Adolescent girls who have lost their parents should be given special attention.
Regional health bureaus, zonal and other health offices
Strengthening intervention programmes aimed at preventing pregnancy among refugee adolescents.
Prepare programmes and strategies (approaches) to support refugee adolescent girls living with none or either of their biological parents.
Future researchers should focus on exploring the underlying sociocultural conditions through a mixed approach (qualitative and quantitative study).
Important points that are not addressed in this study, like the level of unmet need for family planning and the prevalence of unwanted pregnancy, are among the issues that seek the attention of future researchers.
Data availability statement
All the data used or mentioned in this research are available.
Patient consent for publication
This study involves human participants and was approved by Research Ethical Committee of Mettu University, Ref: RPG/03/2013. Participants gave informed consent to participate in the study before taking part.
We would like to acknowledge Mettu University for financial support. We are also grateful to the data collectors and respondents who took part in this study.
Twitter @KoangBolLew, @AbdiioromoFree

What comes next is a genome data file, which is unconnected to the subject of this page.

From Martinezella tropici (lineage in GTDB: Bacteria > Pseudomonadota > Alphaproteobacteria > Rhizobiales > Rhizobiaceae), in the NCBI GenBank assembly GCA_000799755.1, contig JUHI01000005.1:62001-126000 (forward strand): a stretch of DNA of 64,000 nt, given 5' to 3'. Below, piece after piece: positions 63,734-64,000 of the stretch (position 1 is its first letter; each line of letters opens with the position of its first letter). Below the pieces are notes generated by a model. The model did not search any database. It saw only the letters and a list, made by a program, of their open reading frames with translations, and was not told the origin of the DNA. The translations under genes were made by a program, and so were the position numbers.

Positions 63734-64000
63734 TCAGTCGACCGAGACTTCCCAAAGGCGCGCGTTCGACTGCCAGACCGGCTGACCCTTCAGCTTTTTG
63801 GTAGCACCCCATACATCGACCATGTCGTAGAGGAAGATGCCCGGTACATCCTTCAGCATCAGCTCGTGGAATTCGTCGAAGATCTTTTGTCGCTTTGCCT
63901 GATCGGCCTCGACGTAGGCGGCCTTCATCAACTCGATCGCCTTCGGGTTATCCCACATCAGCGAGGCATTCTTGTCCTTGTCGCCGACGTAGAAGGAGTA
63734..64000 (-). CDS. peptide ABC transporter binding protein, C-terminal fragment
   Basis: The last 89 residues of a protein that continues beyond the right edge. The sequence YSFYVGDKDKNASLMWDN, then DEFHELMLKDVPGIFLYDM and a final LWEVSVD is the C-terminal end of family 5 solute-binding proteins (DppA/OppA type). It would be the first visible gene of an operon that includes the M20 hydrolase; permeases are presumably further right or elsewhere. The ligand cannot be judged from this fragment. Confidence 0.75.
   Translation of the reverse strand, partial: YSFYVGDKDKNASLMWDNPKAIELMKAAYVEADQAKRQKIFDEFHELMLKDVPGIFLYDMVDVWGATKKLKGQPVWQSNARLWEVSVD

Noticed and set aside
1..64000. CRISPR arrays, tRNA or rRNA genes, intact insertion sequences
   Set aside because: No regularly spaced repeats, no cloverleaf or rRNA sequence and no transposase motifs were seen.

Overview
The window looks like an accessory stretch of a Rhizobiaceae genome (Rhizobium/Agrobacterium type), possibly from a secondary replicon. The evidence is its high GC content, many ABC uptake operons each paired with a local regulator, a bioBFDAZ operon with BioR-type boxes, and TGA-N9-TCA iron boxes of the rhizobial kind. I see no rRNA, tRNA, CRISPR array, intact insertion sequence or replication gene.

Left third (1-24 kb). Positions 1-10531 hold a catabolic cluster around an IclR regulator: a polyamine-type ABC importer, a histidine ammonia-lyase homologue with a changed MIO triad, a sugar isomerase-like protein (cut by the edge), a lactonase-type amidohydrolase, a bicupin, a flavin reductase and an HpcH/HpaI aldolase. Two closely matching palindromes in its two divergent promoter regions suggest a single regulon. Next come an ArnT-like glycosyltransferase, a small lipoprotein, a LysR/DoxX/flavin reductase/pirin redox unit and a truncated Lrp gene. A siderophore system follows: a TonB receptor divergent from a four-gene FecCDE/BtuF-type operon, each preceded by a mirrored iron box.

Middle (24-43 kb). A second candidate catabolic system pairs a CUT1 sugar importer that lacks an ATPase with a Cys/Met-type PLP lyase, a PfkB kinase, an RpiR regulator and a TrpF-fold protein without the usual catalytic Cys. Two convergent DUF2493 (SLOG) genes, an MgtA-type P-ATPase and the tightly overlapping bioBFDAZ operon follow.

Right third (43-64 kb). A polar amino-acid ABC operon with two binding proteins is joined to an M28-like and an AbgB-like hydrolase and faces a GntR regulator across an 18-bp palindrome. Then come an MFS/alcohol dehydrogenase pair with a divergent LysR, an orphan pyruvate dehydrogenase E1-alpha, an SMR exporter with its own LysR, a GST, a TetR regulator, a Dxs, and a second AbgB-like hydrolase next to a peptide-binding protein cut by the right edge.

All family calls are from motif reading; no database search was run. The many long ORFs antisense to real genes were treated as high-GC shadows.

Contributors KNB: made a significant contribution to the conception, study design, execution and acquisition of data, analysis and interpretation and has agreed on the journal to which the article has been submitted. EN: took part in study design, execution, drafting, revising and critically reviewing the article; gave final approval of the version to be published; agreed on the journal to which the article has been submitted. AGG: contributed to the planning, acquisition of data, analysis and interpretation, revising and critically reviewing the article, writing the report and agreeing on the journal to which the article has been submitted. KNB is responsible for the overall content as the guarantor.
Funding The authors have not declared a specific grant for this research from any funding agency in the public, commercial or not-for-profit sectors.
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Competing interests None declared.
Patient and public involvement Patients and/or the public were not involved in the design, or conduct, or reporting, or dissemination plans of this research.
Provenance and peer review Not commissioned; externally peer reviewed.